Except one. By the one Name: James Kincaid, a major older Trollopian and as was common then a male. In his he decries the whole volume and project. Calls it “fouling one’s nest” “stinking” and says they are totally misguided and misunderstand the whole project of education and humanities. He uses the strongest language I’ve seen outside the net or blogs. His argument is that erotics are in all our experience but when we teach we are to be disinterested insofar as we can or we are corrupt and self-seeking in the worst way for our students. This book, he says, shows the hollowness of what has happened to literary studies. How humanities as a discipline is losing its way altogether.
His essay is preface by a dismayed set of paragraphs from Morse and women friends (a group coterminous with the one that put Politics of Friends together) about how he has hurt this beautiful hard worked thing they did but they want freedom for the press so will publish him. Right. They want his big name. His is the one famous name in the volume (though he’s not the only male).
I agree with Kinkaid (I’ve been teaching for nearly 30 years overall).
I would say a woman reader can react to Trollope as a father figure. I know that Davies a subtle reader has discerned this older man salivating after young girls in the novels and in his adaptation of HKHWR and puts a sharp analysis of this in the mouth of Paul Montague (a hero in the The Way We Live Now and Davies’s film) to Sir Roger Carbury who is a good and well-meaning person in the book and film. Sir Roger is taken aback to see himself this way but human he rejects this perspective and attacks Roger for spending a weekend with Mrs Hurtle (this follows the book again). How dare you attack me when look at what you do is the vein. Powerful scene in Davies, not quite what is in Trollope 🙂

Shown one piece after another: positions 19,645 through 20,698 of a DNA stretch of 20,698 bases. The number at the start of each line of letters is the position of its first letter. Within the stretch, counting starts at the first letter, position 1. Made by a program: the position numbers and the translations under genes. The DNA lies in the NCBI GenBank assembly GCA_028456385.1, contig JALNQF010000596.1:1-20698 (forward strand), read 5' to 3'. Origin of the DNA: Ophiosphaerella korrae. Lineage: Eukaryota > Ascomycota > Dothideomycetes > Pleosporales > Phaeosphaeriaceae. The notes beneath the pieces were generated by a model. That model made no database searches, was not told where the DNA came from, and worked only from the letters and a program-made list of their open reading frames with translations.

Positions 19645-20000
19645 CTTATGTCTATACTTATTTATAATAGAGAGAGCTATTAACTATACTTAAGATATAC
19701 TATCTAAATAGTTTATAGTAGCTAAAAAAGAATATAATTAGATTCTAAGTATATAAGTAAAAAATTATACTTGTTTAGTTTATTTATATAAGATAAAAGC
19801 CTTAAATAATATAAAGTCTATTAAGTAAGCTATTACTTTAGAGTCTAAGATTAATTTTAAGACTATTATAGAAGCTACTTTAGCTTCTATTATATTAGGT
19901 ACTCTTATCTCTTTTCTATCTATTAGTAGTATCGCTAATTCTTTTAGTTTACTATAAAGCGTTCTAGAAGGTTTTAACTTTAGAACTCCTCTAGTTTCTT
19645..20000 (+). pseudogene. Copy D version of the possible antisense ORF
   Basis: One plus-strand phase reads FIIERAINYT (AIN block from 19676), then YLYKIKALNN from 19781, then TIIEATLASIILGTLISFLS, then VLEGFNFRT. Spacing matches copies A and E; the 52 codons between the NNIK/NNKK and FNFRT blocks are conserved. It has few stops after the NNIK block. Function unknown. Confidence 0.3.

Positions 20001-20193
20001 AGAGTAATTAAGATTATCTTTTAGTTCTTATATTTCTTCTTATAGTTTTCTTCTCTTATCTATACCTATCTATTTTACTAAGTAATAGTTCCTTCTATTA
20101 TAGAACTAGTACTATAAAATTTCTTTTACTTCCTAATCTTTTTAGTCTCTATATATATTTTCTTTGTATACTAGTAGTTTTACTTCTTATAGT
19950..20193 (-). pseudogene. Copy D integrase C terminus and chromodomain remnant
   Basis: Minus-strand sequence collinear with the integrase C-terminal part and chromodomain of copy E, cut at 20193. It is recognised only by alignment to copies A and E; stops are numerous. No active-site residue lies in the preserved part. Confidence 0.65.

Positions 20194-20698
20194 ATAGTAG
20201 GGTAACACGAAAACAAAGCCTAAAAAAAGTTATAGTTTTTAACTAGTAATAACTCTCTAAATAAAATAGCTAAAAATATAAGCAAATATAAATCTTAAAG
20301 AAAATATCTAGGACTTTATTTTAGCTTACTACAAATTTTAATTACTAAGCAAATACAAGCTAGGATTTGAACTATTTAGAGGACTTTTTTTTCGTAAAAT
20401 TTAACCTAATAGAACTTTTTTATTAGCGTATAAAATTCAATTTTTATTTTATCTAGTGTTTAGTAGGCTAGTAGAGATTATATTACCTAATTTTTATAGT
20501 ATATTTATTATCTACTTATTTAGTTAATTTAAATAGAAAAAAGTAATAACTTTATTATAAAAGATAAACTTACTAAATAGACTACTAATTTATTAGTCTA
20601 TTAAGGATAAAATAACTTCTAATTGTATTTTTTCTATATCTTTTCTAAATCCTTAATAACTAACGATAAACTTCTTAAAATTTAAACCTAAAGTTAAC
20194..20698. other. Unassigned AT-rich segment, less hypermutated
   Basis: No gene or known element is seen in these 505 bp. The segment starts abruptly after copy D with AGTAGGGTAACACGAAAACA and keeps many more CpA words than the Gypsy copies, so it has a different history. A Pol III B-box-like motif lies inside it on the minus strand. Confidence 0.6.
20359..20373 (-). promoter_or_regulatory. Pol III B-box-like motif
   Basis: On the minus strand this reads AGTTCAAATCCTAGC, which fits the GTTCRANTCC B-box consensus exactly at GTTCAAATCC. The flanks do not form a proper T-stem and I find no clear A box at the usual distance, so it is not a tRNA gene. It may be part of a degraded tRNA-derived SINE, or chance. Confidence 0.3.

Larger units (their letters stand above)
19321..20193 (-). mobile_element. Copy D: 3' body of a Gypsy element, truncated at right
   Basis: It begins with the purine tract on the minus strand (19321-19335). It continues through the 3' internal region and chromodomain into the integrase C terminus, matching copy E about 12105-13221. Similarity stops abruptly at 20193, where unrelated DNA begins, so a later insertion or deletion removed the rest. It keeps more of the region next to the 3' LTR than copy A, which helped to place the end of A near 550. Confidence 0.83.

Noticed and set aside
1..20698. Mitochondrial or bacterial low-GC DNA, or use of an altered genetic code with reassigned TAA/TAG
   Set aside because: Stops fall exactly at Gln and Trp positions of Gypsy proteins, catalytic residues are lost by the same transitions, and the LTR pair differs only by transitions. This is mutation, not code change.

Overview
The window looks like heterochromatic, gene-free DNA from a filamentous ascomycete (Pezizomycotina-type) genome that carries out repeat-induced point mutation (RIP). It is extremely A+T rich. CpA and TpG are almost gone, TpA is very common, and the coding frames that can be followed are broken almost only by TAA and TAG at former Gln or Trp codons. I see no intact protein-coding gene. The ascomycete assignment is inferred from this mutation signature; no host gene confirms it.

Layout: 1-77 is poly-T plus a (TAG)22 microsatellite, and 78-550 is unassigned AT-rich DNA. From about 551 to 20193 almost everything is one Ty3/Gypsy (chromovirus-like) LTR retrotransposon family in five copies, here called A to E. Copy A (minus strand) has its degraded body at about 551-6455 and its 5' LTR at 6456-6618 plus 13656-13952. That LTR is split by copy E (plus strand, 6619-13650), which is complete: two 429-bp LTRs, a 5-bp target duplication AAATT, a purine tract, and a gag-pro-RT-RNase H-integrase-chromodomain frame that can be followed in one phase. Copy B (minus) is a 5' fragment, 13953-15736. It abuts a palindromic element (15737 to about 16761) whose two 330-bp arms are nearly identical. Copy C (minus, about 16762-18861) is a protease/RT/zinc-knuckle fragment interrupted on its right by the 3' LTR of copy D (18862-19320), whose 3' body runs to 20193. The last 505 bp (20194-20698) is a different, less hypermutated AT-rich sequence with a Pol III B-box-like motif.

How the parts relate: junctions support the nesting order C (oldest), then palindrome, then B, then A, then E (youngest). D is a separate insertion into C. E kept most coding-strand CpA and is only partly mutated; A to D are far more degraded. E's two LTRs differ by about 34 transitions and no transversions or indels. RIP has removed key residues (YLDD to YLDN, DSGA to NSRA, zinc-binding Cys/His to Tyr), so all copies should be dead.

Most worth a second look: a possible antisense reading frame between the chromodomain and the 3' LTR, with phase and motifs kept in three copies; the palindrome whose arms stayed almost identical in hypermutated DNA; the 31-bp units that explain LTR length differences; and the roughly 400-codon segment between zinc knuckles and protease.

The byways of chasing down the background for books and understanding where they come from.
Lizzie Eustace (Sarah Badel) shows George (John Alexander) the jewels she’s stolen from herself (1974 The Pallisers mini-series)
“Anthony Trollope’s The Eustace Diamonds and ‘The Great Parliamentary Bore”
In order to understand it even at a minimal level I was driven to outline it in normal English. Lauren M. E. Goodlad said: Eustace Diamonds is the one place where we find Trollope saying something about India. We notice immediately its context, The Moonstone which is a novel which plays on India. So we can say Trollope is meaning to say something about India – though Goodlad admits that in his Autobiography Trollope said he meant to imitate a Wilkie Collins type detective novel and says nothing about India. ED is though an “example of mid-Victorian ‘geopolitical aesthetic.” She mentions George Levine who regarded these Palliser novels as about the ordinary daily life of people, conventional and “plodding.” She is going to refute his way of underestimating ED.